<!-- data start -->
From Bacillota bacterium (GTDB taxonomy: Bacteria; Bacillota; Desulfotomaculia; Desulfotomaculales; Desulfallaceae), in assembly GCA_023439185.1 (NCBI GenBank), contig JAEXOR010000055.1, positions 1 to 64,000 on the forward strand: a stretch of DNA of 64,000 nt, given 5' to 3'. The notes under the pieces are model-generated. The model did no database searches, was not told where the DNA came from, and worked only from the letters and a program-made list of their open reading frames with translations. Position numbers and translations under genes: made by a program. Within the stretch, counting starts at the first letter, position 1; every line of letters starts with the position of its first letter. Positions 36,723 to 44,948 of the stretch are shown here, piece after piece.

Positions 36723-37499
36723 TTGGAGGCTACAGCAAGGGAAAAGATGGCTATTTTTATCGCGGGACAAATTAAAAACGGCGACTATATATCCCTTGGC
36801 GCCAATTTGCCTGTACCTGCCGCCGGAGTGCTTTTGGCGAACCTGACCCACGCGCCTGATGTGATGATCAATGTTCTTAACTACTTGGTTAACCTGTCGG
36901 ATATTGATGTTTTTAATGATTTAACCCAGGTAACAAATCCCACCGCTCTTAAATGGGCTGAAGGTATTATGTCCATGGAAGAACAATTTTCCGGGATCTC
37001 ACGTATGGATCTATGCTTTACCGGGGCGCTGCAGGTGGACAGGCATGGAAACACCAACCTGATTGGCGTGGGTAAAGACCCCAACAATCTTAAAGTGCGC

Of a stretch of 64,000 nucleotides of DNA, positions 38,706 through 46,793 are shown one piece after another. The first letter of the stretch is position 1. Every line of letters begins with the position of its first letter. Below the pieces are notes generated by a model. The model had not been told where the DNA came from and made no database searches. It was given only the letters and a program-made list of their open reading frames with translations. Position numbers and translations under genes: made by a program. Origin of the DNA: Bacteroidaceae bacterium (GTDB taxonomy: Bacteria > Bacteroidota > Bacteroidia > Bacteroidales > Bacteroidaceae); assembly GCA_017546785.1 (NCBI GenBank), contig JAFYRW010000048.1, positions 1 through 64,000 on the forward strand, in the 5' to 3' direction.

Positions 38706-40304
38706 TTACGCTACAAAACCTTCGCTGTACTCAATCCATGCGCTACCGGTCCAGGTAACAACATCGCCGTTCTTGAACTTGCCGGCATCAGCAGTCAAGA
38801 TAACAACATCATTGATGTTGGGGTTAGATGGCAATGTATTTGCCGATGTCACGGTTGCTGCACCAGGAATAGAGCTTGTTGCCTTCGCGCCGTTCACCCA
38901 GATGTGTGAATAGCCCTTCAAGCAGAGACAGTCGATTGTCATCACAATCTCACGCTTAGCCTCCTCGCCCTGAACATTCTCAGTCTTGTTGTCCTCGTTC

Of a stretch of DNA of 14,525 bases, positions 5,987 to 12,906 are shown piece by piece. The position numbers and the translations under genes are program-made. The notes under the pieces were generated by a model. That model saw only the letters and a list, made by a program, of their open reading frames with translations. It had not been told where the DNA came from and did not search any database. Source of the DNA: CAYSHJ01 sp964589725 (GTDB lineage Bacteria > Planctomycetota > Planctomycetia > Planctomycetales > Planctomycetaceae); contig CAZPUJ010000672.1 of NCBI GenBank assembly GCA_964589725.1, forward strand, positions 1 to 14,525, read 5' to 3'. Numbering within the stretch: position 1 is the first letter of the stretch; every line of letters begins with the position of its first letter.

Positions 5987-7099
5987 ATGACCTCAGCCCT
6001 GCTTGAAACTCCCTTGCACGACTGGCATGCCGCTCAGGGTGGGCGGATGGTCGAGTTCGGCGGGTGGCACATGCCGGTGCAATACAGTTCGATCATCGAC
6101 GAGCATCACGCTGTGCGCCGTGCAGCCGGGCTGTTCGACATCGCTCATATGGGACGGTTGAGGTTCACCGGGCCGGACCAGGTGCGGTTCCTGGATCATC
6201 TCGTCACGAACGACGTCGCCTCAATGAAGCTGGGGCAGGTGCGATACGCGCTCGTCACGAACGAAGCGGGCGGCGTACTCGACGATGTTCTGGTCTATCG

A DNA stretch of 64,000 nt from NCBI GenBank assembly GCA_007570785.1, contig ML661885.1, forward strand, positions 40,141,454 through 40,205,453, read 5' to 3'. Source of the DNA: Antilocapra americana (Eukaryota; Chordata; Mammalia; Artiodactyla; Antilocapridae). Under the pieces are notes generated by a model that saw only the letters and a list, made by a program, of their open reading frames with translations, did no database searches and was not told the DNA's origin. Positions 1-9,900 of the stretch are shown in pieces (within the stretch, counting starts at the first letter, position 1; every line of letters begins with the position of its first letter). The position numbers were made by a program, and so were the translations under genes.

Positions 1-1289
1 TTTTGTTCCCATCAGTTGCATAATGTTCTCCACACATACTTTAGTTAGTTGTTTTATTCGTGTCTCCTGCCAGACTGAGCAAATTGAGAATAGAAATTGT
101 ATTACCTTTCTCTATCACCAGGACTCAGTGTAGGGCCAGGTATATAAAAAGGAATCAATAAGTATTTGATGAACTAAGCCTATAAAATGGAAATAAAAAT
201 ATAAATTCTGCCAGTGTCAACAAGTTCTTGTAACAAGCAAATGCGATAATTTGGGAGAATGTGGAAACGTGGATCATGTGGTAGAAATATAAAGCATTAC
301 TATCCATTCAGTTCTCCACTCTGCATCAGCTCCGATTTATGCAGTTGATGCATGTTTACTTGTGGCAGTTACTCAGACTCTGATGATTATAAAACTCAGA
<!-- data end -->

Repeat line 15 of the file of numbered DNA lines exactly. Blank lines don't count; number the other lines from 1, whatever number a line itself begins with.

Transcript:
6001 GCTTGAAACTCCCTTGCACGACTGGCATGCCGCTCAGGGTGGGCGGATGGTCGAGTTCGGCGGGTGGCACATGCCGGTGCAATACAGTTCGATCATCGAC